Soli Deo Gloria: For the Glory of God Alone
Posted: Thursday, May 12, 2011 2:30 pm
The Messenger, May 12, 2011
The One True God
By SAM RICHARDSON
Special to The Messenger
The second commandment states: “You shall not make for yourself a carved image, or any likeness of anything that is in heaven above, or that is in the earth beneath, or that is in the water under the earth. You shall not bow down to them or serve them, for I the LORD your God am a jealous God …” (Exodus 20:4-5 ESV)
What comes to mind when you read this commandment? Do you think of Babylonian idol worship, or some primitive culture bowing down to a six-inch spirit god?
If this commandment stood alone, you might naturally summon up images of that kind of idolatry. But it comes after the first commandment: “You shall have no other gods before me.” (Exodus 20:3) Wouldn’t that seem to make the second commandment redundant?
J.I Packer claims in the fourth chapter of his book, “Knowing God,” that because the second commandment does not stand in a vacuum, it must have a different connotation. Yes, as Christians we are not supposed to create images of other gods and worship them — but that is covered in the first commandment. Packer claims the second commandment indicates that we also should not create images of God Himself.
God did not choose to reveal Himself through a visible symbol, but rather to reveal Himself through His Word. Therefore, all images of God are manmade and are borrowed from a sinful and ungodly world. To make an image of God is to take one’s thoughts of Him from a human source rather than from God Himself. This is precisely the problem with image-making.
When Aaron constructed the golden calf, it was meant to be an image of Jehovah, represented in what the people of Israel believed was a very powerful image. But no matter how powerful the representation we sinful beings imagine, it can never reveal the true greatness of God. As Paul states in Romans, “Claiming to be wise, they became fools, and exchanged the glory of the immortal God for images resembling mortal man and birds and animals and creeping things. Therefore God gave them up in the lusts of their hearts to impurity, to the dishonoring of their bodies among themselves, because they exchanged the truth about God for a lie and worshiped and served the creature rather than the Creator, who is blessed forever! Amen.” (Romans 1:22-25)
So how are we to understand the second commandment with Jesus in mind? As a church, we have been far more accepting of images of the Son than of the Father. This is probably due to Jesus having a human nature and the Father being pure spirit. Great works of art illustrate Jesus as a child as well as an adult. Many of our churches are adorned with crucifixes and stained glass windows bearing Jesus’s image. How are we as Christians supposed to react to these images?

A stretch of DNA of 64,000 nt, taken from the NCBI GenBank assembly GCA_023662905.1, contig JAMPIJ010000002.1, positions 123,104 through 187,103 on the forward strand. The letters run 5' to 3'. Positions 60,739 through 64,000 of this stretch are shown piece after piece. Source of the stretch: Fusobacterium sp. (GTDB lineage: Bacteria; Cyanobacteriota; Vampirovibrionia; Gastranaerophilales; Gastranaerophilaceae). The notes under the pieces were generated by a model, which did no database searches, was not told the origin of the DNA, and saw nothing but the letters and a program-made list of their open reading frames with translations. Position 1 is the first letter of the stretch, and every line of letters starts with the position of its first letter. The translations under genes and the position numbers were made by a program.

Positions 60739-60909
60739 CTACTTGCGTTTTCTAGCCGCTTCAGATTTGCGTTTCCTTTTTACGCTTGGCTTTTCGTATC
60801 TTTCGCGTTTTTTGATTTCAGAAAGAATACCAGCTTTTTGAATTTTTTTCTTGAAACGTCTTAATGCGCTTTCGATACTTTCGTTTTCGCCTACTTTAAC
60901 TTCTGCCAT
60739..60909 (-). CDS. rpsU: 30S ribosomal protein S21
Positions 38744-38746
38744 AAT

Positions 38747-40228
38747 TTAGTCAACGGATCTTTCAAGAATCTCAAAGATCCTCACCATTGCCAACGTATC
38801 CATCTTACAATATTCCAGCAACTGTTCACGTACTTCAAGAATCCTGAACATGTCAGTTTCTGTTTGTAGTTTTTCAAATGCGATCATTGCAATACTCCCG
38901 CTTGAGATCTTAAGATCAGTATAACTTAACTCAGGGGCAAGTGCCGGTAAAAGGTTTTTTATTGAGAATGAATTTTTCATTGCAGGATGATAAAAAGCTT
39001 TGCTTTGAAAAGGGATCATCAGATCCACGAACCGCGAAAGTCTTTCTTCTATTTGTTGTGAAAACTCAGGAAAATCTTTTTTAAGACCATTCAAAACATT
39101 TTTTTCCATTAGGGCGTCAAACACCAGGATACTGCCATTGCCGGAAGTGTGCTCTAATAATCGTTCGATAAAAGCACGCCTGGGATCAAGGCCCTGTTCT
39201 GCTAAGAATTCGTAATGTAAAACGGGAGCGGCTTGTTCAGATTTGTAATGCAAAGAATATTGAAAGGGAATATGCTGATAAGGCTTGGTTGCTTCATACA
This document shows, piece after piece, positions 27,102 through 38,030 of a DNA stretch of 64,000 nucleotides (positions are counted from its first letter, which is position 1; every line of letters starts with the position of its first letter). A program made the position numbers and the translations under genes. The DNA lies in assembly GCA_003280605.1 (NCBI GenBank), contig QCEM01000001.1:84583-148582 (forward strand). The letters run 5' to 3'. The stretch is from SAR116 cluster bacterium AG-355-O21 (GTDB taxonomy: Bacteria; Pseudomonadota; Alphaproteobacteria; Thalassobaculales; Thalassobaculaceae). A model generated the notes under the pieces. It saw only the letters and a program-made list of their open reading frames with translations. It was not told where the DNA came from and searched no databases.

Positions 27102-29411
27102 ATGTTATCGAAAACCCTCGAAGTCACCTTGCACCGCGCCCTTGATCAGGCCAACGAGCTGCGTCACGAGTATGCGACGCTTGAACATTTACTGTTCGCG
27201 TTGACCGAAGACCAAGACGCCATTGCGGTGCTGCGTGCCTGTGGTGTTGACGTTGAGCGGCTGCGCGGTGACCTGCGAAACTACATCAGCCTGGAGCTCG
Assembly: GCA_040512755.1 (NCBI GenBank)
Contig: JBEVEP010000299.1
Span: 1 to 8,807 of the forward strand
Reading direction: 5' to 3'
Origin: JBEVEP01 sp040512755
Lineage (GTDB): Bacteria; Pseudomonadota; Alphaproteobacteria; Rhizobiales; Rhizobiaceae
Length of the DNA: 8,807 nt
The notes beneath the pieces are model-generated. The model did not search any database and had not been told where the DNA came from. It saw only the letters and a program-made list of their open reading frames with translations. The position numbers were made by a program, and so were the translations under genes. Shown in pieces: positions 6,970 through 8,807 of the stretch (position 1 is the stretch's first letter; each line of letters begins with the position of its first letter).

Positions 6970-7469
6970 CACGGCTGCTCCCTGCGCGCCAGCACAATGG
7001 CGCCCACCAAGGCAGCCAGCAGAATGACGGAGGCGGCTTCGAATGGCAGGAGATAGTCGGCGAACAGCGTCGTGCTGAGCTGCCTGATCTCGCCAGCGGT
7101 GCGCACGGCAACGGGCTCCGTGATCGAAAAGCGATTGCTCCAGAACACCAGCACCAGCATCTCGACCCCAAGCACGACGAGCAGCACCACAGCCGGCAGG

Truthfully, nobody knows what Jesus looked like. Jesus Christ is a real person who lived during a real time and place in human history, but every image of Him comes from someone’s imagination. Jesus is also God. He said in John 10:30, “I and the Father are one.” When we create an image of Jesus, we are creating an incorrect image of God?
You may ask, “What harm is there in the worshipper surrounding himself with statues and pictures, if they help him to lift his heart to God?” The problem arises when those images become representational instead of symbolic. They end up corrupting the worship, misleading and conveying false ideas about God.
Who hasn’t seen a movie based on a book before reading the book? When you read the book itself, images from the movie pop into your head and you are seeing the movie maker’s vision of the book. This can also happen in worship. Are you worshiping the true living God, or some image that you have seen?
We all need to confront idolatry in our lives. An idol of God does not necessarily have to be an image or statue. It can also be an idea of who we want God to be. We try to fit Him into our own emotions and world view.
Then Moses said to God, “If I come to the people of Israel and say to them, ‘The God of your fathers has sent me to you,’ and they ask me, ‘What is His name?,’ what shall I say to them?” God said to Moses, “I AM WHO I AM.” And He said, “Say this to the people of Israel, ‘I AM has sent me to you.’”(Exodus 3:13-14)
When God told Moses, “I AM WHO I AM” — He meant it. He is not who we think He is, no matter how lofty our image. He is who He says He is. God reveals who He is in His Word. Read His Word and get to know the one true God.
Editor’s note: Sam Richardson serves as a deacon at Grace Community Church (PCA) in Troy.